SYDNEY, Oct 17 — Asian equities got some much needed relief today after upbeat US earnings reports drove a rebound on Wall Street and helped restore a little confidence in emerging market stocks and currencies.
Japan’s Nikkei leaped out of the gates with an early rise of 1.3 per cent, but still has a long way to go to recoup the past week’s losses.
MSCI’s broadest index of Asia-Pacific shares outside Japan added 0.5 per cent and South Korea 1.5 per cent.
US stocks had jumped more than 2 per cent yesterday in reaction to upbeat earnings reports from major companies including UnitedHealth and Goldman Sachs.
“Analysts are looking at this reporting season in particular and the general data over the next couple of months for signs that the receding tailwinds of fiscal stimulus and the headwinds of tariffs are going to hit the US market simultaneously,” said Rakuten Securities Australia COO, Nick Twidale.
“On first viewing this doesn’t appear to be happening.”
On Wall Street, the three major indexes tallied their biggest one-day percentage gains since March. The Dow jumped 2.17 per cent, while the S&P 500 climbed 2.15 per cent and the Nasdaq 2.89 per cent.
Netflix Inc shot 12 per cent higher after the close as its results far outstripped market expectations with 7 million streaming customers added.
The blockbuster outcome sent shares of Alphabet Inc, Facebook Inc and Amazon.com Inc up about 1 per cent in extended trade.
The four make up the so-called FAANG group of high-growth companies that in recent months has lost some of its momentum following market-leading gains in recent years.
The US economic news was also robust, notably a sharp rise in job openings to a fresh all-time high.
My biggest threat
All this cheer favoured beaten-down currencies in emerging markets while taking some steam out of the safe-haven yen. The MSCI Emerging Market Currency Index rose for a third straight session.
The latest survey of global fund managers by BofA Merrill Lynch found they saw emerging market currencies as the most undervalued ever against the US dollar.
The dollar itself was up on the yen at 112.31 but flat on the euro at US$1.1578. Against a basket of currencies, the US dollar idled at 95.080 having touched a two-week trough overnight.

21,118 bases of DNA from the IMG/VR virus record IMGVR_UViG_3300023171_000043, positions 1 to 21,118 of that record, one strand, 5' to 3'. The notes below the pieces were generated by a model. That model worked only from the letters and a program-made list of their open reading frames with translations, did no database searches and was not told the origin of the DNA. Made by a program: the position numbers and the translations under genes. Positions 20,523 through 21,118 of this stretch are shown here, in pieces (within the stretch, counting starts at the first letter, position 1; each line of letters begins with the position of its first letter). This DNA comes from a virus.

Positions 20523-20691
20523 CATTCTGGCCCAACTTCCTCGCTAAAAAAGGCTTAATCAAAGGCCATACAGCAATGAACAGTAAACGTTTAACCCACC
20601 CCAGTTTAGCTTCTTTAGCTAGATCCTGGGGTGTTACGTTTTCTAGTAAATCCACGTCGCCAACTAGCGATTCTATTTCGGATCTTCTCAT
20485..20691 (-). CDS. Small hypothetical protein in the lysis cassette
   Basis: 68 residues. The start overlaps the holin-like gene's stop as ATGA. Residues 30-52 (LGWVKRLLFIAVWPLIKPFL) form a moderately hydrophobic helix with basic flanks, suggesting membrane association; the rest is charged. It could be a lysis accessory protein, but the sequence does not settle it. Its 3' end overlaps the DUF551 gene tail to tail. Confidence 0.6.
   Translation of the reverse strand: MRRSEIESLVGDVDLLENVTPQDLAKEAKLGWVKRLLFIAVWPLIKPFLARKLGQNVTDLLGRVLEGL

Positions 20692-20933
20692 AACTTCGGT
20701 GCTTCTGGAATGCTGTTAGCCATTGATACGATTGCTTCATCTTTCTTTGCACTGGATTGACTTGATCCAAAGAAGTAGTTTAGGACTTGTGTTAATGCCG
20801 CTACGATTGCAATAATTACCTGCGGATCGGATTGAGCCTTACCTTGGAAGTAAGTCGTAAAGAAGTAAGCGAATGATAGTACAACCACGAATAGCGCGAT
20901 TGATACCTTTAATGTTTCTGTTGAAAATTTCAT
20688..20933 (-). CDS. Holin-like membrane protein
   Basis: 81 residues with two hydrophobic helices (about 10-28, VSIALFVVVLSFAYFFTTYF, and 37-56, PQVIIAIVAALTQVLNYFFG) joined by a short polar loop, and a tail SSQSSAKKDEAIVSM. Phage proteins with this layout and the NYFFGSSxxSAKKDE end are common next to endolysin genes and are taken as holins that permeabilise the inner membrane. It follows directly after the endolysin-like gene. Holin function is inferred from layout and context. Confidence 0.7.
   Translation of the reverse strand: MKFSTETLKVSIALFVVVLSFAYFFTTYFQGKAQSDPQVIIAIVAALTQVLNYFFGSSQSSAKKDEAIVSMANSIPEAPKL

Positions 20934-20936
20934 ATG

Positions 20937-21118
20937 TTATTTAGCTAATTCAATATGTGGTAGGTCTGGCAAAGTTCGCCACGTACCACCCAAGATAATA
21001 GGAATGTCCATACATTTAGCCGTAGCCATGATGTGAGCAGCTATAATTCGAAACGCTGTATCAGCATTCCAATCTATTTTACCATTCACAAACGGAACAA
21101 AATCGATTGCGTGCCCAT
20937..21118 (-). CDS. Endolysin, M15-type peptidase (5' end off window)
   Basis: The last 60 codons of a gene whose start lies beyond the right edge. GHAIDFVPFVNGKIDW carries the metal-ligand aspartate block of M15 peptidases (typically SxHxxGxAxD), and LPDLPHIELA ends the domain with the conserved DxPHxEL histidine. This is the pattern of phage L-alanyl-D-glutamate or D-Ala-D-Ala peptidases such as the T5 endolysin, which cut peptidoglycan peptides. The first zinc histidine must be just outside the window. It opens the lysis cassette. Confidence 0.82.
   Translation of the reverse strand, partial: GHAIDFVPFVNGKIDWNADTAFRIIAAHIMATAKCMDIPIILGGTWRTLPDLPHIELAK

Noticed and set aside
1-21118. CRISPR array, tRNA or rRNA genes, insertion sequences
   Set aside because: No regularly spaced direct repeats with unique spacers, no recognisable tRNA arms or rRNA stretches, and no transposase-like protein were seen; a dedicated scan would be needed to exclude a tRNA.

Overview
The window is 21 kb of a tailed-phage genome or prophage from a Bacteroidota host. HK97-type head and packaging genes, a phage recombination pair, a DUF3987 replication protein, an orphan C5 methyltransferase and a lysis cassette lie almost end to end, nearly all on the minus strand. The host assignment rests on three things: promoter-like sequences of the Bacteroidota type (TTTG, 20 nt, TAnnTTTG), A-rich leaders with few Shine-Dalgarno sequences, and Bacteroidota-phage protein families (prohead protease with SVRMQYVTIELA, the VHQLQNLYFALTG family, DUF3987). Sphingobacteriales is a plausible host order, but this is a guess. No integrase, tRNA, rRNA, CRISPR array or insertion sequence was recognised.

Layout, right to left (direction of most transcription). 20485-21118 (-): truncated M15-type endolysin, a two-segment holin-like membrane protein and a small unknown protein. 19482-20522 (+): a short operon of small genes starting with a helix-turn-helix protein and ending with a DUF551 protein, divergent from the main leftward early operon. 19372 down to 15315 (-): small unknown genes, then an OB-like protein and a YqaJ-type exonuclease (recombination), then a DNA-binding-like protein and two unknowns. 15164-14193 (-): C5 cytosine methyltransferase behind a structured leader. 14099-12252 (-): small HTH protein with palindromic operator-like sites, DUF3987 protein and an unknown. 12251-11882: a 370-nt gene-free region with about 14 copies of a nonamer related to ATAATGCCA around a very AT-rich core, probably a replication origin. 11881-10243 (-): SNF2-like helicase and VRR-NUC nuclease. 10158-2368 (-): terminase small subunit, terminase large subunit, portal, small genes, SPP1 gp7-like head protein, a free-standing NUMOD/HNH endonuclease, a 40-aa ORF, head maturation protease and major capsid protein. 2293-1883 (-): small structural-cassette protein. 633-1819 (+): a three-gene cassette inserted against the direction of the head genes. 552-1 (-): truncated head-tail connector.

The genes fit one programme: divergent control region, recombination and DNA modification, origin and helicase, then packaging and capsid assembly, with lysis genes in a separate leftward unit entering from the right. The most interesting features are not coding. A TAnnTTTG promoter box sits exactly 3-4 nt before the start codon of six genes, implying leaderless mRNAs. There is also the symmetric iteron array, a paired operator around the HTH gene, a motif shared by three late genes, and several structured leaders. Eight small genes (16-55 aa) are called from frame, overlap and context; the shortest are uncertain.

Not helping the US dollar was fresh criticism of the Federal Reserve from US President Donald Trump, who told Fox Business Network: “My biggest threat is the Fed.”Man's/Woman's Carvela Women’s consumer Misty Man's/Woman's Highly Loafers B01LLYY9LE Parent Not so expensive Highly praised and appreciated by the consumer audience Exquisite processing ca4cb0e
Trump has recently castigated the central bank for raising interest rates.
“While such name calling shouldn’t mean anything in terms of what the Fed actually does, it is a factor which somewhat undermines sentiment towards the dollar,” said Ray Attrill, head of FX strategy at NAB.
“It’s a contributory factor, albeit minor, to recent poor performance of the US dollar.”
In commodity markets, gold held near recent 11-week highs at US$1,225.64 (RM5,091.42).
Oil prices firmed as expectations of higher US shale output vied with the risk that crude supply from the Middle East could be disrupted by looming US sanctions on Iran and growing tensions with top exporter Saudi Arabia.
Saudi Arabia has been under pressure since prominent Saudi journalist Jamal Khashoggi disappeared after visiting the Saudi consulate in Istanbul.
US crude rose 35 cents to US$72.27, while Brent crude climbed 33 cents to US$81.74 a barrel. — Reuters
Source: The Malay Mail OnlinePost Views: 6